Love this debate, but I would have to give the win to Pro, but unfortunately I can't vote yet. I feel Pro deserves the win, because he defended the Cosmological Argument, better than Con refuted it. Con didn't actually refute the Cosmological Argument, he simply falsely accused Pro of special pleading.

The Teological argument however was a stalemate, and could not be properly defended by neither party, because there is no actual evidence for both sides.

I also pick Pro because Con tended to twist Pro's words around and quote him out of context.
Posted by The_Fool_on_the_hill 5 years ago
The_Fool_on_the_hill
the cosmollogical argument is the easiest one to refute. it can't hold up to first level Cartian doubt, and it depends determinism. its not even defendable.
Posted by THEBOMB 5 years ago
THEBOMB
I hope someone votes on actually haha
Posted by Maikuru 5 years ago
Maikuru
Posting as a reminder to myself to read this.
2 votes have been placed for this debate. Showing 1 through 2 records.
Vote Placed by The_Fool_on_the_hill 5 years ago
The_Fool_on_the_hill
DakotaKrafickTHEBOMBTied
Agreed with before the debate:Vote Checkmark--0 points
Agreed with after the debate:Vote Checkmark--0 points
Who had better conduct:Vote Checkmark--1 point
Had better spelling and grammar:--Vote Checkmark1 point
Made more convincing arguments:Vote Checkmark--3 points
Used the most reliable sources:--Vote Checkmark2 points
Total points awarded:40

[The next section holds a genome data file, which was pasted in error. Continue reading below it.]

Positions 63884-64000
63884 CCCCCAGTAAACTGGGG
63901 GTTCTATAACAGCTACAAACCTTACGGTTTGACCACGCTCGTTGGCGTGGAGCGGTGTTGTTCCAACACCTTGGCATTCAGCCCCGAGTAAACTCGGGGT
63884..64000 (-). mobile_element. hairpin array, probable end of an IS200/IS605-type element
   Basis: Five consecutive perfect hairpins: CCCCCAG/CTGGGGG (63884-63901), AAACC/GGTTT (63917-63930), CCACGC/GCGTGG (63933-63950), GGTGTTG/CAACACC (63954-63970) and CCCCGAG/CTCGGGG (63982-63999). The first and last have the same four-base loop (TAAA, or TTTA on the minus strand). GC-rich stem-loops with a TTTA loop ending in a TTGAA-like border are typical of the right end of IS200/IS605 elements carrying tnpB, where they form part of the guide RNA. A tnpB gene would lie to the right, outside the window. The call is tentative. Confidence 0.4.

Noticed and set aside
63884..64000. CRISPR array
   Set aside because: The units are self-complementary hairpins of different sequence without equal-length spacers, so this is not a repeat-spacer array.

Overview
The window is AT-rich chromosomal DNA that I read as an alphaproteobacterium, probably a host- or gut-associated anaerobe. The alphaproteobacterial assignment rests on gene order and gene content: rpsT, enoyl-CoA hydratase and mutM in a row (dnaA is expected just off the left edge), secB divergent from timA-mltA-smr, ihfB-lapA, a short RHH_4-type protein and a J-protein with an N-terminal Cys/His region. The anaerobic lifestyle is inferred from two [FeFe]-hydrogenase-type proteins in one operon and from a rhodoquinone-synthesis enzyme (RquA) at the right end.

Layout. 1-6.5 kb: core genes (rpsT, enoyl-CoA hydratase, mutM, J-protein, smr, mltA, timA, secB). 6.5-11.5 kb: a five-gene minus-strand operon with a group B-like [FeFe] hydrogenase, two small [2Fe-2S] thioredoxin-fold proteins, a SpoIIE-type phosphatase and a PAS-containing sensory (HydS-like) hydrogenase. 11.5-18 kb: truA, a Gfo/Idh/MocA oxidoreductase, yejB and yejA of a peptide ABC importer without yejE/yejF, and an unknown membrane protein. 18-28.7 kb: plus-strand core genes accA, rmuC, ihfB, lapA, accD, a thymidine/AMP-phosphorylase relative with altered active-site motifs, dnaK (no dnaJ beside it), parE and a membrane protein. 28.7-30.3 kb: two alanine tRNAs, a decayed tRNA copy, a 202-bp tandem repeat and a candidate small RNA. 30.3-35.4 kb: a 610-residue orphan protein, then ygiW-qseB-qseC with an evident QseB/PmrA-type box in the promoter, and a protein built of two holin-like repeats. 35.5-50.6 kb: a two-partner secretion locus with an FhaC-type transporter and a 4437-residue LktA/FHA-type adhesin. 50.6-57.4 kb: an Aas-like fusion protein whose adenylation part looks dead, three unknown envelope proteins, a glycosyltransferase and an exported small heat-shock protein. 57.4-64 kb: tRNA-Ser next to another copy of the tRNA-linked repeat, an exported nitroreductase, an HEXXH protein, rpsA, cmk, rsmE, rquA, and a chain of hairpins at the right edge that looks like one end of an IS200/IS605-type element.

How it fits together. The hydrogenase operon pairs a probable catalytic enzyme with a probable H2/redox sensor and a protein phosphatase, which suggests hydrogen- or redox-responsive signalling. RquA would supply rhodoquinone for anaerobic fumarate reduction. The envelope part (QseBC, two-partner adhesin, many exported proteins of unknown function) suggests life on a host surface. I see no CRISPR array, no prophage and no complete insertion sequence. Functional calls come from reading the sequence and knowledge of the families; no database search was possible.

Reasons for voting decision: This is just nonsense "Universe exists, how can the universe exist without an initial explanation" no knowing has no barring on existence. There are false explanations!!! To say that god was always there is no better then saying the universe was always there(this is just a label). Just all well as you can say intellegence is always there. What is your criteria for intelligence? Are you senses 100%? how do you know your not dreaming? Logic has to be certain not probable?
Vote Placed by KRFournier 5 years ago
KRFournier
DakotaKrafickTHEBOMBTied
Agreed with before the debate:-Vote Checkmark-0 points
Agreed with after the debate:-Vote Checkmark-0 points
Who had better conduct:--Vote Checkmark1 point
Had better spelling and grammar:--Vote Checkmark1 point
Made more convincing arguments:-Vote Checkmark-3 points
Used the most reliable sources:--Vote Checkmark2 points
Total points awarded:03 
Reasons for voting decision: The teleological argument didn't go anywhere with me. Both sides seemed to struggle in their position. Regarding the cosmological argument, Con engaged in the fallacy of redefinition to refute it and didn't do anything else. Pro took this one by a small margin.